Chi Kim, BS
received his degree from the University of California, San Diego in Cognitive Science. He provides training and oversight to the neuropsychology team as a psychometrist supervisor. He administers neuropsychological testing for a wide array of studies at the ADRC. Additionally, he provides technical and computer expertise for the ADRC and Trials Unit staff.
Brandon Pulido received a degree in Psychology with a minor in Applied Developmental Psychology from the University of California, Los Angeles in 2015. After graduating, he worked at the Semel Neuroscience Institute at UCLA as a Bilingual Research Assessor conducting assessments designed to measure intelligence and impulsiveness in young children. Additionally, as his interests revolve around neurodegenerative diseases, such as Alzheimer’s and Parkinson’s, he worked as a research assistant, and later an author, on a study focusing on Traumatic Brain Injuries. These studies, at UCLA’s Brain Research Institute enabled him to acquire research experience in the field he is passionate about. After two years at UCLA, he wanted to focus his experience directly on his interest in neurodegenerative diseases, so he moved to the San Diego area and began working at the UCSD SMADRC as a bilingual psychometrist.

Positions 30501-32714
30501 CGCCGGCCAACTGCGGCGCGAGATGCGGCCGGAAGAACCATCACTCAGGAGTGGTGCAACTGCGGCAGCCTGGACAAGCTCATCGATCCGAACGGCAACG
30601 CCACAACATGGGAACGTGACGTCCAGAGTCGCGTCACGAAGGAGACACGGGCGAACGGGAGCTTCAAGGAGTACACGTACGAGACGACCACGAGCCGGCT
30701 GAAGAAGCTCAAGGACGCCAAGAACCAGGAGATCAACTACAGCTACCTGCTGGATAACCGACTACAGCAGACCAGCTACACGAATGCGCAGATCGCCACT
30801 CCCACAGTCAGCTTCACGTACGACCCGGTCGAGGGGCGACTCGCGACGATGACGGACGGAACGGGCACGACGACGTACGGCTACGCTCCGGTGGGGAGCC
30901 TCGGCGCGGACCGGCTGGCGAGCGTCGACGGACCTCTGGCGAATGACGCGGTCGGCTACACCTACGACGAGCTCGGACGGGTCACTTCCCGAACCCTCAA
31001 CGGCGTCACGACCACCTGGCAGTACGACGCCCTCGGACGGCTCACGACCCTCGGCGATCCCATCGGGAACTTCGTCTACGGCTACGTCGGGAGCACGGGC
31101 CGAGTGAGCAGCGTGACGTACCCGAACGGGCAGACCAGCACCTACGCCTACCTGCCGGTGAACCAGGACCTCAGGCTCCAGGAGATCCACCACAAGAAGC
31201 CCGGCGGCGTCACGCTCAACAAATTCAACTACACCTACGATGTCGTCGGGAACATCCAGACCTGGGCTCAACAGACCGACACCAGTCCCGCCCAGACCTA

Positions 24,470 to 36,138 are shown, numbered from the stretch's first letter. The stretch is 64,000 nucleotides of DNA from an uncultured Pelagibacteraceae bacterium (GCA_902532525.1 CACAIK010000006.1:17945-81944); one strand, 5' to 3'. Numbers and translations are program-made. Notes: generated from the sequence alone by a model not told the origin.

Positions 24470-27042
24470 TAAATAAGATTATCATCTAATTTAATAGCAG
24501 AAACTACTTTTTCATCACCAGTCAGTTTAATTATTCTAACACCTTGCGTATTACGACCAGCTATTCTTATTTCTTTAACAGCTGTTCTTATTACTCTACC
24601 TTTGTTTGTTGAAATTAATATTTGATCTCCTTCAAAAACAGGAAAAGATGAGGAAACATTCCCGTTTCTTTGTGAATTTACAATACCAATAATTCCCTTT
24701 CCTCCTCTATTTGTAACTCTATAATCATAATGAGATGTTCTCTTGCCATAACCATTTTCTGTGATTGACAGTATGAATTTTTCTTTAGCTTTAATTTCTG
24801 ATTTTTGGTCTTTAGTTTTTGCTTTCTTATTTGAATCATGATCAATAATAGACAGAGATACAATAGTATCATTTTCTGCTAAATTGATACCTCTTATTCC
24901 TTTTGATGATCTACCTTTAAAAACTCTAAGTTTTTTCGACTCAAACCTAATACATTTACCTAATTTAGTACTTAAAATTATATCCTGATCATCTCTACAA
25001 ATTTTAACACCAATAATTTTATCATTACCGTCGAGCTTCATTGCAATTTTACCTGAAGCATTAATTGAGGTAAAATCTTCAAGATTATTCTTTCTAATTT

Amanda Rodriguez, BA
was born in Chihuahua, Mexico, but moved to California at 11 years old, where she has lived ever since. She later moved to La Jolla, California to attend the University of California, San Diego and obtain a Bachelor's degree in Neuroscience/Physiology with a minor in Psychology. In pursuits of finding my true passion, she has involved herself with both hospital and lab work, including the Infectious Diseases Center in Hillcrest Hospital, a research lab assistant at the Orthopaedic Surgery Research Center and the Memory, Aging and Resilience Clinic. She is currently working at the Shiley-Marcos Alzheimer's Disease Research Center as a bilingual psychometrist and coordinator for the Peavy Caregiver Stress Study.